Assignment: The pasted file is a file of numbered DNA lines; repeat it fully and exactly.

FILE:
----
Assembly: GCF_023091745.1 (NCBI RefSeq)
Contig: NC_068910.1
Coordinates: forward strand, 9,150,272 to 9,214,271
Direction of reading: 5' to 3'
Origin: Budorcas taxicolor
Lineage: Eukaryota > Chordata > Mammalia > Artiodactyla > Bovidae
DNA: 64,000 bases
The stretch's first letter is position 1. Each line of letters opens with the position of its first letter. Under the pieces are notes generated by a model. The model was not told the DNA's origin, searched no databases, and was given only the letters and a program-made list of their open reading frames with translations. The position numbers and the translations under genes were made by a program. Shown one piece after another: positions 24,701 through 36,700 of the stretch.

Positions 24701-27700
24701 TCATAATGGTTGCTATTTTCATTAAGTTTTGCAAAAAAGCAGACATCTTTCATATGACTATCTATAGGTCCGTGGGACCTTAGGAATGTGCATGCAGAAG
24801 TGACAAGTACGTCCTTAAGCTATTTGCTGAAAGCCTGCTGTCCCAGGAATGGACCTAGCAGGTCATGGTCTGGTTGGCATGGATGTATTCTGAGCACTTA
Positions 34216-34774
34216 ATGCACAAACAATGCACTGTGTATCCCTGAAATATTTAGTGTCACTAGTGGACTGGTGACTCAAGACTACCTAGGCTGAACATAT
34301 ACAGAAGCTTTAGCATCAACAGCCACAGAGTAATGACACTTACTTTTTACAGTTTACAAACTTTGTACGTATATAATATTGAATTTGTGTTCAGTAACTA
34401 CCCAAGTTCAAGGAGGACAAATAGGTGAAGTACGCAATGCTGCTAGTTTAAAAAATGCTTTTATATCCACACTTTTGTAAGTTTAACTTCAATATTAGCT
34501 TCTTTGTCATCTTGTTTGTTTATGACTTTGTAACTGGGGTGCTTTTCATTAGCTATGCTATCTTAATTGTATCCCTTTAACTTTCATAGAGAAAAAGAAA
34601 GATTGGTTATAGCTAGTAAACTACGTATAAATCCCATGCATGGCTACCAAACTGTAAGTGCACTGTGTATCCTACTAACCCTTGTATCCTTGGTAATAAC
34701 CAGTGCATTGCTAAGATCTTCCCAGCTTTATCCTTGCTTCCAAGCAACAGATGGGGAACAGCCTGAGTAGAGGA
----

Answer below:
Assembly: GCF_023091745.1 (NCBI RefSeq)
Contig: NC_068910.1
Coordinates: forward strand, 9,150,272 to 9,214,271
Direction of reading: 5' to 3'
Origin: Budorcas taxicolor
Lineage: Eukaryota > Chordata > Mammalia > Artiodactyla > Bovidae
DNA: 64,000 bases
The stretch's first letter is position 1. Each line of letters opens with the position of its first letter. Under the pieces are notes generated by a model. The model was not told the DNA's origin, searched no databases, and was given only the letters and a program-made list of their open reading frames with translations. The position numbers and the translations under genes were made by a program. Shown one piece after another: positions 24,701 through 36,700 of the stretch.

Positions 24701-27700
24701 TCATAATGGTTGCTATTTTCATTAAGTTTTGCAAAAAAGCAGACATCTTTCATATGACTATCTATAGGTCCGTGGGACCTTAGGAATGTGCATGCAGAAG
24801 TGACAAGTACGTCCTTAAGCTATTTGCTGAAAGCCTGCTGTCCCAGGAATGGACCTAGCAGGTCATGGTCTGGTTGGCATGGATGTATTCTGAGCACTTA
Positions 34216-34774
34216 ATGCACAAACAATGCACTGTGTATCCCTGAAATATTTAGTGTCACTAGTGGACTGGTGACTCAAGACTACCTAGGCTGAACATAT
34301 ACAGAAGCTTTAGCATCAACAGCCACAGAGTAATGACACTTACTTTTTACAGTTTACAAACTTTGTACGTATATAATATTGAATTTGTGTTCAGTAACTA
34401 CCCAAGTTCAAGGAGGACAAATAGGTGAAGTACGCAATGCTGCTAGTTTAAAAAATGCTTTTATATCCACACTTTTGTAAGTTTAACTTCAATATTAGCT
34501 TCTTTGTCATCTTGTTTGTTTATGACTTTGTAACTGGGGTGCTTTTCATTAGCTATGCTATCTTAATTGTATCCCTTTAACTTTCATAGAGAAAAAGAAA
34601 GATTGGTTATAGCTAGTAAACTACGTATAAATCCCATGCATGGCTACCAAACTGTAAGTGCACTGTGTATCCTACTAACCCTTGTATCCTTGGTAATAAC
34701 CAGTGCATTGCTAAGATCTTCCCAGCTTTATCCTTGCTTCCAAGCAACAGATGGGGAACAGCCTGAGTAGAGGA